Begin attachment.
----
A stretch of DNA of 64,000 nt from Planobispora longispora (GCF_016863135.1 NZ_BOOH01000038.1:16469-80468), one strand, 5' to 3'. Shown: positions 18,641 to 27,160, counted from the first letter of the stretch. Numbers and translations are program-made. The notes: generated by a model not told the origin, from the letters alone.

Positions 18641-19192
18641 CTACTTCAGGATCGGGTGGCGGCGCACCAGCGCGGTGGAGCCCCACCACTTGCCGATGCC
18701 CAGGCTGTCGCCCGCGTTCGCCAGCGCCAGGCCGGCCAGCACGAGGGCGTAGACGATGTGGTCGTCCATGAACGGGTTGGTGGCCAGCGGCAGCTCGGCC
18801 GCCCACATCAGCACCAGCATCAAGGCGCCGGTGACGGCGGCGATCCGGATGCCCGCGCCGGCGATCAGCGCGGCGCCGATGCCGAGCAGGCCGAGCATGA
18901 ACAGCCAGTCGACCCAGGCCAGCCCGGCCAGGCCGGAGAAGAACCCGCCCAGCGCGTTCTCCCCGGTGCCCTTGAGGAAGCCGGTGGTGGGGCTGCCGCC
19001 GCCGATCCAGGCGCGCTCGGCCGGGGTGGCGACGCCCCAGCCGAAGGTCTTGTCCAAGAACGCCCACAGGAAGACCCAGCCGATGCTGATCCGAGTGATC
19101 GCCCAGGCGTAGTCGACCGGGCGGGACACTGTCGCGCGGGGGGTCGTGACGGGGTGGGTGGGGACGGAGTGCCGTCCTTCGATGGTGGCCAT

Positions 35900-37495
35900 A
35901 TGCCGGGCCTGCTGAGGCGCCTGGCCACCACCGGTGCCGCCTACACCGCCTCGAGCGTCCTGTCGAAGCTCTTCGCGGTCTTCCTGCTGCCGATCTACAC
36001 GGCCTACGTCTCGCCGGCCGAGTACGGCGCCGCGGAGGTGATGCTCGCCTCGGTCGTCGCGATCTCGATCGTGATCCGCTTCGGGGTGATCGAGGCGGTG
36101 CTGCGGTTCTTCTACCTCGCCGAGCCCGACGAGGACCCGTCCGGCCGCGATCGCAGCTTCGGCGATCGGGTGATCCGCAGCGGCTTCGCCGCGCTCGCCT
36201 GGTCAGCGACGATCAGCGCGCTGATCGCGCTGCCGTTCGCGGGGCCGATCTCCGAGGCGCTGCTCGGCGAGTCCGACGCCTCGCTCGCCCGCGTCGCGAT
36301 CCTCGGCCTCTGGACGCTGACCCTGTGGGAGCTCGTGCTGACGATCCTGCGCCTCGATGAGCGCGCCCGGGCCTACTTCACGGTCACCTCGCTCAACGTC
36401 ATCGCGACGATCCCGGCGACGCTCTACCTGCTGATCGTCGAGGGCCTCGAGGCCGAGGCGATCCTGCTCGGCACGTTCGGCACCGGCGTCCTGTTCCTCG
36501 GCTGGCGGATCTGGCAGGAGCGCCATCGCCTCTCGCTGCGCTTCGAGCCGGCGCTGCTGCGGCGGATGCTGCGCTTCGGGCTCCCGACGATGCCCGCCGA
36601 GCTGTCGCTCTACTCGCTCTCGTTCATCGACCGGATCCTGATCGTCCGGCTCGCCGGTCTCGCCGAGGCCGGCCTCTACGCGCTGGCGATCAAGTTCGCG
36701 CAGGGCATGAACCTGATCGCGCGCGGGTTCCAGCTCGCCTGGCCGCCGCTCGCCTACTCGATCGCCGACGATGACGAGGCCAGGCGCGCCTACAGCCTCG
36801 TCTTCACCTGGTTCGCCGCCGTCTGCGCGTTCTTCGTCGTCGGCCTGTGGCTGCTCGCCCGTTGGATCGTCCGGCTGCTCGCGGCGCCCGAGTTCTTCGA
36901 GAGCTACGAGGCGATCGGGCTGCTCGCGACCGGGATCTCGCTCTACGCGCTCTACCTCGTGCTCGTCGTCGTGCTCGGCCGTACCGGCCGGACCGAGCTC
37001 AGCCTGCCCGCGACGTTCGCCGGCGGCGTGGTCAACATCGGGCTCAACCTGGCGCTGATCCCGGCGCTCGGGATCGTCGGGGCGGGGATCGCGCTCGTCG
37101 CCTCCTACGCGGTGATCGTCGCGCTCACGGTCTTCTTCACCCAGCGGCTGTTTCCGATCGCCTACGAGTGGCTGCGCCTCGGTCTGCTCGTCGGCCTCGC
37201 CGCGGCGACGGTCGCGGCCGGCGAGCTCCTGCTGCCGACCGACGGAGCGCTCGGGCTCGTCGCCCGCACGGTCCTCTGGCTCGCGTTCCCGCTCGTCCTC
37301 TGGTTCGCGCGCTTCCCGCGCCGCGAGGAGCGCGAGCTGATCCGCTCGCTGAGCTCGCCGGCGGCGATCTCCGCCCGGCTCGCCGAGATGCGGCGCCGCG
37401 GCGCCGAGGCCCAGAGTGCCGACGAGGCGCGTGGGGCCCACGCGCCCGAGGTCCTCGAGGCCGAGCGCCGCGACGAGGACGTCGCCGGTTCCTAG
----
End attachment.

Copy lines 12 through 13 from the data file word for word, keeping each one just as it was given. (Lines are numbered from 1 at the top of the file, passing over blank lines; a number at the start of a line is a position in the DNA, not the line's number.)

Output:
36001 GGCCTACGTCTCGCCGGCCGAGTACGGCGCCGCGGAGGTGATGCTCGCCTCGGTCGTCGCGATCTCGATCGTGATCCGCTTCGGGGTGATCGAGGCGGTG
36101 CTGCGGTTCTTCTACCTCGCCGAGCCCGACGAGGACCCGTCCGGCCGCGATCGCAGCTTCGGCGATCGGGTGATCCGCAGCGGCTTCGCCGCGCTCGCCT